The World Health Organization was designed to address threats exactly like COVID-19—where global cooperation is our only chance of success.
The global community is racing to slow down the spread of COVID-19, a pandemic that has claimed the lives of over 160,000 people globally and sickened over 2 million more. As researchers and epidemiologists work around the clock to find a solution to halt both the deaths and the spread of the disease, our health workers are leaving loved ones at home to fight on the front lines of this crisis. I am moved daily by the stories of those doctors, midwives, nurses and other essential workers, who are working tirelessly to keep us safe, facing the dangers head-on, often with inadequate equipment and information.
Much of the world is locked down, isolated in households and communities, renewing and deploying the age-old and time-tested techniques of personal, social, surface and environmental hygiene, which all depend on the availability of clean water—an essential resource often scant where it is needed most. In Africa, the virus has spread to dozens of countries within weeks. Governments and health authorities across the continent are striving to limit widespread infections.
As always in times of crisis, the most vulnerable among us will be the ones hit hardest. Women and girls will suffer the most from this disease, and we have already seen a rise in gender-based violence and rights violations of pregnant women. Sufferers of domestic violence are now locked down with their abusers, isolated from their support systems, and other at-risk groups are unable to access routine services. The ripple effect of COVID-19 runs far beyond the disease itself. Humanity will bear the scars of this pandemic for many years to come.
Around the world, we are seeing countries and communities acting both together and apart. Fear is impeding mechanisms for an effective response to the coronavirus pandemic, giving rise to anger, racism, a rhetoric of blame and a dangerous spread of misinformation. Beyond health services, countries with large ratios of informal economic sector citizens are struggling to feed themselves, increasing the present hunger and suffering, as well as the undeniably unwelcome prospects of unrest.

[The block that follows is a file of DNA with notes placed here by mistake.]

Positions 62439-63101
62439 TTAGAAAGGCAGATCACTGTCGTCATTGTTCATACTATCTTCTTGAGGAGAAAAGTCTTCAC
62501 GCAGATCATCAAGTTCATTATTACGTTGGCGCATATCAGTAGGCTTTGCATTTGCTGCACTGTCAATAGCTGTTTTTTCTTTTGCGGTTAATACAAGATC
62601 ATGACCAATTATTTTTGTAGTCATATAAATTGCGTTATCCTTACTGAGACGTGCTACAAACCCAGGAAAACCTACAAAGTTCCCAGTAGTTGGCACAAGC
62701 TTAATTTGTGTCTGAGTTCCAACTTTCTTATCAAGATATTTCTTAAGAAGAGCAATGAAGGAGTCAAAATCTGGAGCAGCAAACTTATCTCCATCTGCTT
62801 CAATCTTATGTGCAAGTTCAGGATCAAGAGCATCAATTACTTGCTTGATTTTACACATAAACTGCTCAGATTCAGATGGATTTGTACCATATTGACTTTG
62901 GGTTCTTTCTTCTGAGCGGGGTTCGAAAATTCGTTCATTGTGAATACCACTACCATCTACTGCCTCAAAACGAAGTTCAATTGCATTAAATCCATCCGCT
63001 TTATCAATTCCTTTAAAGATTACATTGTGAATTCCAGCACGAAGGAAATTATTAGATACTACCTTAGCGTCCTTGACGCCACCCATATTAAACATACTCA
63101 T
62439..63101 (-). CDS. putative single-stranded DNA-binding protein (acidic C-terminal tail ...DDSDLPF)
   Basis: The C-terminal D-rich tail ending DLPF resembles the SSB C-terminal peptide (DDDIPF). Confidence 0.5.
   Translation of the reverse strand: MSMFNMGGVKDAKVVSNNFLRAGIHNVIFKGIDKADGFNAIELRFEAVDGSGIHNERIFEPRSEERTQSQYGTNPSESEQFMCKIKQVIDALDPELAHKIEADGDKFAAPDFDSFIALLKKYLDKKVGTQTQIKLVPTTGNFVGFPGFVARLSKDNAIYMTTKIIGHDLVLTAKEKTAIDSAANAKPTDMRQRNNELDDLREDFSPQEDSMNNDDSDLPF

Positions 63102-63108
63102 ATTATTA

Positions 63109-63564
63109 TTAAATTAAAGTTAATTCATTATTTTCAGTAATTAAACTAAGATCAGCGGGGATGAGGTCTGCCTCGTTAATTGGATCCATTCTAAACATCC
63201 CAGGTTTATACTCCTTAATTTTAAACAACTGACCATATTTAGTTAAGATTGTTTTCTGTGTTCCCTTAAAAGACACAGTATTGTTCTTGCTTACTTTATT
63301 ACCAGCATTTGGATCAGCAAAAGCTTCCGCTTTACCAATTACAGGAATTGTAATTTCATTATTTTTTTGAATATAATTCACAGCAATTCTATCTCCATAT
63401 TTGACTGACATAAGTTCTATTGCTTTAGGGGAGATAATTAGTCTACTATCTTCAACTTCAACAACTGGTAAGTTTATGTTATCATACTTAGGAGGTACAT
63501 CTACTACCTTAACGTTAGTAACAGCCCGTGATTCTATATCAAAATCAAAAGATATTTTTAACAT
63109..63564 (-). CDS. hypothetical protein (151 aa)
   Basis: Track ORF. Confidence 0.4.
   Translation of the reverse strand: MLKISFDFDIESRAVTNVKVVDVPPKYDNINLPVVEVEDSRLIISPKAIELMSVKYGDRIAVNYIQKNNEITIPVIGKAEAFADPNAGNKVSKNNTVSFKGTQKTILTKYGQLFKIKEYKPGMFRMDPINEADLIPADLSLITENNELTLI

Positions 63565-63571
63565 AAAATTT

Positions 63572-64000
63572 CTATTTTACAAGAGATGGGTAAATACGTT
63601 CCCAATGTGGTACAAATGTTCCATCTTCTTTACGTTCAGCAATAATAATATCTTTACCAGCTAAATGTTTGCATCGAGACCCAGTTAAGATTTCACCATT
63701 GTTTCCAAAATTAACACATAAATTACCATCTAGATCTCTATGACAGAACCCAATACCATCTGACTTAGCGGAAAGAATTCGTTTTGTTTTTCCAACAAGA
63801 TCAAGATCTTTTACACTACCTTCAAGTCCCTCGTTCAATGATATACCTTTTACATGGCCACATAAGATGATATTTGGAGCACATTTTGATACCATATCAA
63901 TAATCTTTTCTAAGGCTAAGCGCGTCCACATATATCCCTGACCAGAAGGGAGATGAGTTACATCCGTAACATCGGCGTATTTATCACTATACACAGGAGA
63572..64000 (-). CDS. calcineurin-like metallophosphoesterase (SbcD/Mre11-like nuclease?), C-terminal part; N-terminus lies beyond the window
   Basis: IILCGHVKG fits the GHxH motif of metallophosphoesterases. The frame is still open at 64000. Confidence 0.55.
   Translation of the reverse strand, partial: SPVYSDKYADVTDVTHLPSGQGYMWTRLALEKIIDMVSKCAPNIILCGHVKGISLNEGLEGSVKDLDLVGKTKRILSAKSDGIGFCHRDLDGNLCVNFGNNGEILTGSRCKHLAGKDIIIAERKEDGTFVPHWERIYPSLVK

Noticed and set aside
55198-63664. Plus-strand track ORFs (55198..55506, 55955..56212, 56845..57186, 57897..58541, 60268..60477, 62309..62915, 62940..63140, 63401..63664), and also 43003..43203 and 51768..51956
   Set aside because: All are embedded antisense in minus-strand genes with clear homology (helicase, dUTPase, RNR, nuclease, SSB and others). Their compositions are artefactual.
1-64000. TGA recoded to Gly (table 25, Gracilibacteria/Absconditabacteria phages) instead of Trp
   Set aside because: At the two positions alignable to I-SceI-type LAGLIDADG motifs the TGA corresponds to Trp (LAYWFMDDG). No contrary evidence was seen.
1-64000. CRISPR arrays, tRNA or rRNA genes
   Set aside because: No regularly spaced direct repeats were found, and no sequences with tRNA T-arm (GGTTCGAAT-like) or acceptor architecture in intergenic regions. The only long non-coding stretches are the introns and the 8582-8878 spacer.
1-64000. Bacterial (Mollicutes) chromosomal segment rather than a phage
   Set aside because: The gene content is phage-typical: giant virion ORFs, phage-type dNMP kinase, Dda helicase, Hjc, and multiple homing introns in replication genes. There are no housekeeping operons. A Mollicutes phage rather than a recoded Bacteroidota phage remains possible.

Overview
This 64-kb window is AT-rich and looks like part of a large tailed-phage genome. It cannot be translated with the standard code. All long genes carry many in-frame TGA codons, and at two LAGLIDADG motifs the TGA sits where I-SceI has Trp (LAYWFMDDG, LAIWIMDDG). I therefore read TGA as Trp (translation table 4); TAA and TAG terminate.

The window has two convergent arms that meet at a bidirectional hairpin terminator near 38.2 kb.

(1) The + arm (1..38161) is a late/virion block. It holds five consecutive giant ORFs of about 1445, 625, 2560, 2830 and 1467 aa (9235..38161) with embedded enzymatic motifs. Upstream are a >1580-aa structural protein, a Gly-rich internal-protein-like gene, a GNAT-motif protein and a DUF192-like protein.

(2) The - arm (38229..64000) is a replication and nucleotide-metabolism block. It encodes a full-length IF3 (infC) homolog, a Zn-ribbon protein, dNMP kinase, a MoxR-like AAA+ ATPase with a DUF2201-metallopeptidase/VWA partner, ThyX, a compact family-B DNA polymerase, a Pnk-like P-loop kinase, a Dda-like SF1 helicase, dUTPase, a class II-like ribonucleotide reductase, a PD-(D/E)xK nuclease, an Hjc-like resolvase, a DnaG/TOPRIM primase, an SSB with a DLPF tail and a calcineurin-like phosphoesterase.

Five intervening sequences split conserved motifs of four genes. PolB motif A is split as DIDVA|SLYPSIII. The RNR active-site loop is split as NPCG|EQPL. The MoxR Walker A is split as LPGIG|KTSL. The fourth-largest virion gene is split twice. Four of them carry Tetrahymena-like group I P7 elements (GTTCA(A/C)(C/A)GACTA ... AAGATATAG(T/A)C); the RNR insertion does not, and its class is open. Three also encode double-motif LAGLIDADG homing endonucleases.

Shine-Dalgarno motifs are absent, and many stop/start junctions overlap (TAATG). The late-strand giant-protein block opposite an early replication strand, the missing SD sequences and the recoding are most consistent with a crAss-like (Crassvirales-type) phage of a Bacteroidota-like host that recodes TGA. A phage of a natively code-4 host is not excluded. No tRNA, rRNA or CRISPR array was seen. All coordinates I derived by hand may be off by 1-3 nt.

Now more than ever, the world needs a well-functioning global organization designed to facilitate international coordination. The global community must unite behind a strong World Health Organization, an institution designed to address exactly this kind of global issue, our standard-bearer in these unprecedented times for this unprecedented virus. Countries need factual information based strictly in science with the benefit of a global perspective to ensure the most vulnerable communities have the support and information they need to survive.
The WHO works closely with governments to provide evidence-based guidelines for response and facilitate adaptation to the country context. Remote support is being provided to affected countries on the use of electronic data tools, so national health authorities can better understand the outbreak in their countries. Preparedness and response to previous epidemics is providing a firm foundation for many African countries to tackle the spread of COVID-19. Following their lead, which has urged nations to track and trace in order to tackle and treat the coronavirus, my organization, the Wellbeing Foundation Africa, has partnered with Pocket Patient MD to launch an app-based digital platform that enables individuals across Nigeria to run a health check and identify early symptoms of COVID-19.